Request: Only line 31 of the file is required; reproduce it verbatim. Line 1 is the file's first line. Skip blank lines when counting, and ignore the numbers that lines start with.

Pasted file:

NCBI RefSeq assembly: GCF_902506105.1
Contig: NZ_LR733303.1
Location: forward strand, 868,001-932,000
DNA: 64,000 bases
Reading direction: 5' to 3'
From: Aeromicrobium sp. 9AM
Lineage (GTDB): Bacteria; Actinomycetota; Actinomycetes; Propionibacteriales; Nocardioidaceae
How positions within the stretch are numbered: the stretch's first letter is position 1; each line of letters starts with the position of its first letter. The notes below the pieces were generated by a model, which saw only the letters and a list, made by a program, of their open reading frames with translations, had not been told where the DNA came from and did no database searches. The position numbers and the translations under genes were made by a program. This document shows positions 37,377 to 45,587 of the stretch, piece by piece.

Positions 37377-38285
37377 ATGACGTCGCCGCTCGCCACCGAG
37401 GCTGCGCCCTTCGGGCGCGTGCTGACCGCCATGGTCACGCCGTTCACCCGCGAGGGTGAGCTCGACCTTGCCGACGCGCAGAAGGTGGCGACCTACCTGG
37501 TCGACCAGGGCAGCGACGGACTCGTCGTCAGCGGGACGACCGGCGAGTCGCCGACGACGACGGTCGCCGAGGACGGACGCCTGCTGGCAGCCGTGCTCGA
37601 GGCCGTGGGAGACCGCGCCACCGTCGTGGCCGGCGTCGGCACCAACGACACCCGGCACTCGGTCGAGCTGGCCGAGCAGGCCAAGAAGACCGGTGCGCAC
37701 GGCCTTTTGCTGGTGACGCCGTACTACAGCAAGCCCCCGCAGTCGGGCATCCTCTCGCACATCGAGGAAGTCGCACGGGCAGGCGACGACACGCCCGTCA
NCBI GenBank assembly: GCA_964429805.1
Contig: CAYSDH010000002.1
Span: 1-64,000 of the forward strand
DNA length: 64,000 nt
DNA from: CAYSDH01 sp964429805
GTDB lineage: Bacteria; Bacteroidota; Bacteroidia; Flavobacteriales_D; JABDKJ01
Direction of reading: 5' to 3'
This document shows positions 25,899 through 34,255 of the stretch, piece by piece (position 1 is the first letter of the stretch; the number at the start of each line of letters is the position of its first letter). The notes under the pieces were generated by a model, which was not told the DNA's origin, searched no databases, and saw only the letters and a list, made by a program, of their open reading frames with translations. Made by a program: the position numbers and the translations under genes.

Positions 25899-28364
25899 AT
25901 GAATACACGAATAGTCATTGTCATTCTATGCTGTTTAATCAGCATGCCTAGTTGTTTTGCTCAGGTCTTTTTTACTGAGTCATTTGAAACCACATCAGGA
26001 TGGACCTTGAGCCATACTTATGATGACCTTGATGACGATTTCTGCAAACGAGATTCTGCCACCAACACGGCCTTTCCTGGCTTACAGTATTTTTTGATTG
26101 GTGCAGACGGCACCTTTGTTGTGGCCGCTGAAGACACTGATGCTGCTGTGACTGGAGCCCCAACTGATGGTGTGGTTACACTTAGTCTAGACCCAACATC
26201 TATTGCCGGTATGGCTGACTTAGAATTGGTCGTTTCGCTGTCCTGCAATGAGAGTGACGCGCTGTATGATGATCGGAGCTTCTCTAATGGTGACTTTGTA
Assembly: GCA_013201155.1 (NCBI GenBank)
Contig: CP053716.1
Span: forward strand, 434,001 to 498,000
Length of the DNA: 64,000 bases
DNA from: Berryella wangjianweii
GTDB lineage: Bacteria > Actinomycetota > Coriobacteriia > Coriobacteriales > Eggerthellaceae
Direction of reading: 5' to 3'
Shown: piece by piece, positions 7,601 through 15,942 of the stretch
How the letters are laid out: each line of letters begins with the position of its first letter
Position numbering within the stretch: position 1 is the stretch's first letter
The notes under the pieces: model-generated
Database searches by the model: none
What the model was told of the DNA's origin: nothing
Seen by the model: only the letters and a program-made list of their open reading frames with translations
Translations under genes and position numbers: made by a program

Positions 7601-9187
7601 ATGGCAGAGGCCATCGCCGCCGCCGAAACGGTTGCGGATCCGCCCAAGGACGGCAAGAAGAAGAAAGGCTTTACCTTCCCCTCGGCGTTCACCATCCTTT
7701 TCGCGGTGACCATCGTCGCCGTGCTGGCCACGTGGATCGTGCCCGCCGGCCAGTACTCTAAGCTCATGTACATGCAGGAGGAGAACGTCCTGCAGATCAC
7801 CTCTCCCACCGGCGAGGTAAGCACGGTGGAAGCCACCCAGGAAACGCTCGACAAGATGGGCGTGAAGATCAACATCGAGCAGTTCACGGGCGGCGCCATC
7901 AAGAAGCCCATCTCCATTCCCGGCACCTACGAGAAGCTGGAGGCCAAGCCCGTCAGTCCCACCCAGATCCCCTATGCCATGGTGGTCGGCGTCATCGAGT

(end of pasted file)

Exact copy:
Span: forward strand, 434,001 to 498,000